D: Always writing eh?

G: Yeah, I’m always writing.  That’s basically what it is.

D: What do you like to do when you aren’t playing music?

G: What do I like to do?  To play with my daughters… and to be with my wife.  Basically the time I’m not thinking about music… no I’m always thinking about music.  It’s very hard you know I try to grab minutes and seconds for thinking of music and trying to develop something from wherever I can.  Even when I go to the bathroom, I take a book or something.  I cannot waste one second.  Oh, and I like surfing.  That’s the other thing I like.  But it’s hard to do, I have to go Long Island, it takes two hours… but I surf all my life.  So that’s one other thing.  Probably the only thing apart from music and my family that I really enjoy.  When I go on tour in Puerto Rico, I surf the whole day, and I play the whole night.  Not a bad combination eh?

D: Not bad at all.  Last question: any parting words you have for our readers?

G: Any last words? Yes. My last words are that there is a new program here at the Harbor.  There are some courses that were not taught here before.  A whole new program that I put together that was not here before; ensembles, arranging and composition courses, and that’s a new thing here, and they have to really take advantage of this.  The courses are at a very low cost of $15 per class, per time you come, and that’s really something new.  I think it will be really great.  There will be new ensembles, and I want to use this opportunity to explain the program.  Basically, the new stuff, there will continue to be ensembles like there were before, but now there are also different kinds of ensembles.  We have a student composition ensemble which is basically a writing course where we do compositions for each student, and the complementary course for this would be an ensemble where we perform the stuff that we create in the writing course.  Meaning a student comes here, writes something, goes to the ensemble and actually plays, we do a recording and listen to see how it actually works.  There are different styles, different levels, beginner, intermediate, advanced.  We offer it with different types of jazz also.  We also have a new course, introduction to tango, which is probably the first course offered anywhere, in any music school, where we teach tango formally.  So we are probably the first one’s to teach a writing course, with performance, teaching tango.  In composition, there will be a big band also.  The main thing is the opportunity to be in a jazz environment but also get together with the other departments, like Latin and classical music.  So when they come here they get a little bit of everything.  And even if they are only jazz musicians they can get in touch with people and start playing with people in the Latin programs and you start getting that mix.  And at the end jazz is for improvisation and this is obviously the jazz department, but I’d call it the jazz and improvisation department because what we study mostly is not only the jazz style; I focus on jazz because it gives us the freedom to improvise and to create your own voice even with the different  fusions of jazz with different cultures, with Latin, with Arabic, with any kind of jazz.  Really, if you check in jazz there are so many people from different parts of the world and you take elements from that and create this kind of world music that’s related to jazz.  So I think the focus of this program is more towards that, it’s more open.  It has all the traditional jazz studies but not only that.  It offers that fusion with all the cultures.  And it gives real opportunity to international students or anyone from different parts of the world to come with something of their own and learn the tools of improvisation so they can get something on their own with their own voice.  So that’s my vision of where to take the jazz department.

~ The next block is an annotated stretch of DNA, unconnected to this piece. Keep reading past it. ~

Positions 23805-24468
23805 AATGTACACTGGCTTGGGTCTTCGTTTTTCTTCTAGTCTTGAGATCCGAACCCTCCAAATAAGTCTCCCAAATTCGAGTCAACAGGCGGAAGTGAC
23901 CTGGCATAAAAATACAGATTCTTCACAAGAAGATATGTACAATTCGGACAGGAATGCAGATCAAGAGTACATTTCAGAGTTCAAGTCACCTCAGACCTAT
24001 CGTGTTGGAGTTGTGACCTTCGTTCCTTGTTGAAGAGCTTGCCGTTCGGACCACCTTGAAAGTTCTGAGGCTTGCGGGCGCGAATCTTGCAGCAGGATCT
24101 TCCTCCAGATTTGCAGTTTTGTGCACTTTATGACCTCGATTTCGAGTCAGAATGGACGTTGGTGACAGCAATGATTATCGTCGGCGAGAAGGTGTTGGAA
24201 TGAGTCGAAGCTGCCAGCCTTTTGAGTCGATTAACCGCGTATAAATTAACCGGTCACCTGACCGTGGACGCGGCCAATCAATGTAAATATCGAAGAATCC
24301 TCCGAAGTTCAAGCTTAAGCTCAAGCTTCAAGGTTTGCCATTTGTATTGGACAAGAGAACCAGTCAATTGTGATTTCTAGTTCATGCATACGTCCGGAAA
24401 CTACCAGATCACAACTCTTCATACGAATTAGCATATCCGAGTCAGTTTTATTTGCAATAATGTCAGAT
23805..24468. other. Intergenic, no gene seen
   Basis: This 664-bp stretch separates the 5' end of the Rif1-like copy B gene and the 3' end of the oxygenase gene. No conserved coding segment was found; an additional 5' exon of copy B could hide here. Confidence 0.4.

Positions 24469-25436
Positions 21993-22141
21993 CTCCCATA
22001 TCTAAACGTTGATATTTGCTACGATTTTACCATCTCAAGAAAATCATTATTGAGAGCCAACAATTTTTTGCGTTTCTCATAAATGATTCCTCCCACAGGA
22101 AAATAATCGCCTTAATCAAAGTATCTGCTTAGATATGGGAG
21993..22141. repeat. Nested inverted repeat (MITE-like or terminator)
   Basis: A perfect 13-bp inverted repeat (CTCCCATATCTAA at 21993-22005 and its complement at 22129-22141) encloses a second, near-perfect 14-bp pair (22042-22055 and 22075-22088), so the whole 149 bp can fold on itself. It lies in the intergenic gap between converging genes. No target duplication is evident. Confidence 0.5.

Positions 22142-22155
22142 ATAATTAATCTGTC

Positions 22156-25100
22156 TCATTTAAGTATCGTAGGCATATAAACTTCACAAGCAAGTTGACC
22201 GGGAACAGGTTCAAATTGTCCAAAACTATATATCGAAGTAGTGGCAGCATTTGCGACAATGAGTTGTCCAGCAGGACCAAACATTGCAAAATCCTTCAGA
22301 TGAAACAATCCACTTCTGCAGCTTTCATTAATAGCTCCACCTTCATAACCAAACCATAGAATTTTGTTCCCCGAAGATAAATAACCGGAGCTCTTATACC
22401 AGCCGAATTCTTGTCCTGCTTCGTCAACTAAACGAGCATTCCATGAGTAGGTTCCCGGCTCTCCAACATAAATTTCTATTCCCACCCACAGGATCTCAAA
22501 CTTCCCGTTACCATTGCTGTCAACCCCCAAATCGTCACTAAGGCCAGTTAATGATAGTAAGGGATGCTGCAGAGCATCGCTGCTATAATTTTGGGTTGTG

Fall Registration Newsletter!

Hello friends,

It is now September and the fall/winter semester at the Harbor Conservatory is almost upon us.  Registration and auditions for classes begin very shortly!  General registration begins September 8th and runs through October 31st.

Registration 2009

Without further ado, here is a rundown of everything coming up this fall at the Conservatory!

Dance Program Auditions


Auditions are being held for our LEAP Dance Program Friday, September 18th at 4:00 PM.  LEAP is designed for dance students ages 11 to 13, who are focused on applying to specialized high school dance programs. Applying students must have at least three years previous dance training. The LEAP Dance Program is a partial scholarship opportunity with a curriculum that includes: 4 hours of weekly dance training in Ballet and Modern, 1 hour of weekly training in Jazz or African Dance, audition preparation through practice auditions, quarterly progress evaluations from instructors, and counseling sessions designed to help students concentrate on specific areas of their individual technical development. LEAP classes are held on Fridays from 4:00 pm to 6:00 pm and on Saturday throughout the day.  To register for the audition, please call Naomi Shimashita at 212/427-2244 ext. 553 or Nina Klyvert-Lawson at 212/427-2244 ext. 570.